Involvement of nanoparticles in the electrodepositions of hydrous iridium oxide films.
Journal article, 2012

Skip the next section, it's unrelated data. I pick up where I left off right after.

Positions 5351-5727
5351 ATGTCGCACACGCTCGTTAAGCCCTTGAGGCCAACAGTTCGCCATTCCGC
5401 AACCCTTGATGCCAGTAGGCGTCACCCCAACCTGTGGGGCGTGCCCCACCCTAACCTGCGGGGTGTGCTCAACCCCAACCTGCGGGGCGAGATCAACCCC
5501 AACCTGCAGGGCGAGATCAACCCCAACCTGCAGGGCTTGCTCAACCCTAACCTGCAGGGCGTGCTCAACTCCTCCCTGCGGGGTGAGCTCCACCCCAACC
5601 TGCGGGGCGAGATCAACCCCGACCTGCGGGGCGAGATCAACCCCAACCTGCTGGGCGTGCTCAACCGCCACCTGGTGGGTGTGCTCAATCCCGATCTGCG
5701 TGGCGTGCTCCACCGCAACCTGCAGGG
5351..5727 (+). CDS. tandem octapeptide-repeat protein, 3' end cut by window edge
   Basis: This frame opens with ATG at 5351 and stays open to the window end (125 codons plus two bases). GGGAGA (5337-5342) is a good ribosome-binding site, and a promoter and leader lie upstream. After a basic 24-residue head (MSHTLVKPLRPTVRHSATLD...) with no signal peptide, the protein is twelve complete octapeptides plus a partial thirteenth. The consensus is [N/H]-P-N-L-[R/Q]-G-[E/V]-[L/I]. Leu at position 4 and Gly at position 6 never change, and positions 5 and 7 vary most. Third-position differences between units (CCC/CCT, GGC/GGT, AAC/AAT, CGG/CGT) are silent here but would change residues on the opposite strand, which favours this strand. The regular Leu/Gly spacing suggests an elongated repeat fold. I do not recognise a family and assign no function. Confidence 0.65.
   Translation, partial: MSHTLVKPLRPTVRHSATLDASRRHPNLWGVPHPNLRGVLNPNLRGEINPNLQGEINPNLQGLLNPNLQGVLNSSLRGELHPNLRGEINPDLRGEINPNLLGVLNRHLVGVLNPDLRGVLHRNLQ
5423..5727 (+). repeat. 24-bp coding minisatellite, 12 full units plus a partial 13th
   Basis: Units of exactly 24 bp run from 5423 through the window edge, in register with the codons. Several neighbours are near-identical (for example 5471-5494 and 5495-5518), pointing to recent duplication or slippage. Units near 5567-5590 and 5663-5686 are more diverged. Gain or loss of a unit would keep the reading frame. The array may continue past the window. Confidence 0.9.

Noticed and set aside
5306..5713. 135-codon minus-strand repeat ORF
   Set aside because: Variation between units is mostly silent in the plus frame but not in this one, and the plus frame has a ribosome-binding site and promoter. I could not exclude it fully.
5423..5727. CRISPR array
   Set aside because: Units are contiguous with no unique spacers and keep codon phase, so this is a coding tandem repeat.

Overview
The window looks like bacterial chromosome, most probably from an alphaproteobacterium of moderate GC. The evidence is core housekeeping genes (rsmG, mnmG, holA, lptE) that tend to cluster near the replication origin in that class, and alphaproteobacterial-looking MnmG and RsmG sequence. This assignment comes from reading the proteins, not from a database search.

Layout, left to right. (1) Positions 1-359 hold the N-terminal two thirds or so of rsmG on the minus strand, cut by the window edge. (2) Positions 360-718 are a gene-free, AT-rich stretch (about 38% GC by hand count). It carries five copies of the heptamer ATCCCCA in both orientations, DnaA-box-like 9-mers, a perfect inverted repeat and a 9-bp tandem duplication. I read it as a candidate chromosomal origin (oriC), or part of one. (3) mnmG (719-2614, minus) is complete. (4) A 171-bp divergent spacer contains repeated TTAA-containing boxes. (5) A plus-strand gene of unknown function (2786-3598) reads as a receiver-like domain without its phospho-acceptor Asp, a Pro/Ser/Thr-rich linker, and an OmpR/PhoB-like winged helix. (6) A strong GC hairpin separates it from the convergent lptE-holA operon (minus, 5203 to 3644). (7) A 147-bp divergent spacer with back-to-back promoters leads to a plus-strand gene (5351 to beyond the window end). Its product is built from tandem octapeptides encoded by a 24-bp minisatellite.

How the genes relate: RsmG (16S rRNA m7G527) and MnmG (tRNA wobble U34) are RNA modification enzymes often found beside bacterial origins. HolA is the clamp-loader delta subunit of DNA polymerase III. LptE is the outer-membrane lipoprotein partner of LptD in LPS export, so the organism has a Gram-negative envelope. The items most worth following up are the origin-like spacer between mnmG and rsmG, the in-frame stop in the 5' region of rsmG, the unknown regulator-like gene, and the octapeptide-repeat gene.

The highly dispersed nature of hydrous iridium oxide combined with its electrochemical properties makes it a very interesting material. Possible applications can be found in electrocatalysis, neural stimulation, electrochromic devices and pH sensors. In the present work a commonly used electrodeposition solution, based on IrCl4, oxalic acid, H2O2 and NaCO3, was studied with electrochemical methods as well as UV–vis spectroscopy. The hexachloroiridate (IV) complex was initially observed in both UV–vis and cyclic voltammetry. No oxalato complexes were detected, instead oxalate is proposed to act as a stabilising agent in nanoparticle formation. Initially hydrogen peroxide was found to reduce Ir(IV) complexes to Ir(III). However, after increasing the pH by addition of sodium carbonate it was shown to act as an oxidising agent instead. During development of the solution UV–vis showed the formation of multinuclear complexes and with aging also scattering from solid materials was observed. Transmission electron microscopy confirmed the formation of nanoparticles of iridium oxide with a diameter of ∼3 nm. The role of nanoparticles and non-particulate species in the deposition process is discussed.